2019 Infrastructure Priority List

Good afternoon everyone and welcome again to the launch of the 2019 Infrastructure Priority List.

Welcome too, to the Deputy Prime Minister, Minister for Infrastructure, Transport and Regional Development, the Minister for Cities, Urban Infrastructure and Population and the Assistant Minister for Roads and Transport. We are delighted that you are both able to join us here today.

I also acknowledge the Ngunnawal and Ngambri peoples who are the traditional custodians of the Canberra area and pay respect to the elders, past and present, of all Australia’s Indigenous peoples.

Anna Chau mentioned in her introduction that the 2019 Priority List is a particularly momentous occasion for Infrastructure Australia, and that is true in more ways than one.

Certainly, this year’s Priority List is the largest, most comprehensive and most diverse list of investments Infrastructure Australia has identified in our decade-long history.

With today’s launch of the 2019 Priority List, we are presenting 121 nationally significant proposals and a $58 billion project pipeline.

Spanning across sectors, including transport, energy, water, communications, housing and education – the 2019 Priority List will guide the next 15 years of Australian infrastructure investment.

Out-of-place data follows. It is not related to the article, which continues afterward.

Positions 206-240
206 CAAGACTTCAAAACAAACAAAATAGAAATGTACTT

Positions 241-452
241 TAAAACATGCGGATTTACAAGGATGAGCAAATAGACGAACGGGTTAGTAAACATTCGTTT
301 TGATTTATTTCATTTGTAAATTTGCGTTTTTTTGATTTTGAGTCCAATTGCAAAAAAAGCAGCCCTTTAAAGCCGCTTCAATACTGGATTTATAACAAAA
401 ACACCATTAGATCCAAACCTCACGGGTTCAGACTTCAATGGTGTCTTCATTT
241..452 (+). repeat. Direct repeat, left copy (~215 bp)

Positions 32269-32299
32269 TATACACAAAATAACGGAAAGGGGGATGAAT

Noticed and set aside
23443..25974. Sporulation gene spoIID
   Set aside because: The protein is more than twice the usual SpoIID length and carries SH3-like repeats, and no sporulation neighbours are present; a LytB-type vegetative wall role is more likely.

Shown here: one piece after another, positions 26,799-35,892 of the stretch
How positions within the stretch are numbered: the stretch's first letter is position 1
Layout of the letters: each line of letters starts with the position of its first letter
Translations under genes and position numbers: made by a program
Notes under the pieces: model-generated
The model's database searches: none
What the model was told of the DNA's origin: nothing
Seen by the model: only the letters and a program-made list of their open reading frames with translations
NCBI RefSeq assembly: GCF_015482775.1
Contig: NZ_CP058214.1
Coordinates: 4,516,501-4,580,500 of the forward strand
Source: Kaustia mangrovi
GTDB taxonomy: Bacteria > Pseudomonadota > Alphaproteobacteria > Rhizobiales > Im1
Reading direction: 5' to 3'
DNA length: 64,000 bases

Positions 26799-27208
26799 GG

However, this year’s Priority List is also significant because it comes at a particularly pivotal time for infrastructure decision-making in Australia.

Australia’s changing infrastructure needs

Our infrastructure needs are changing rapidly.

  • Population growth is putting additional pressure on our infrastructure networks
  • New technology is transforming our transport and energy markets, and
  • The structure of our economy is changing.

Crucially, preparing for these changes requires more than just keeping pace with demand.

To deliver high-quality, world-class infrastructure for all Australians, we need to be smarter in our decision-making.

We need to engage in forward-thinking and planning, and we need to prioritise strategic investments that seize the opportunities in front of us.

Infrastructure Australia has a critical role to play in providing a credible pipeline of investments for governments at all levels to choose from.

It’s our job to champion the ‘big picture’ view of Australia’s infrastructure needs – across sectors and across jurisdictions.

We want leaders to look beyond elections and budgetary cycles, and embrace the opportunities in the short, medium and long term to deliver better infrastructure services for all Australians.

Fundamentally, our work aims to ensure that public funds are directed towards projects that will deliver the best outcomes for Australia’s communities.

It’s about ensuring that our public infrastructure funds are spent where they are needed most.

Areas where we need to focus investment

The importance of delivering world-class public transport services in our largest cities remains a key focus of the 2019 Priority List, reflecting the challenges of a growing population.

Congestion in our cities and faster-growing regional centres not only has significant consequences for the Australian economy, but has direct impacts on communities.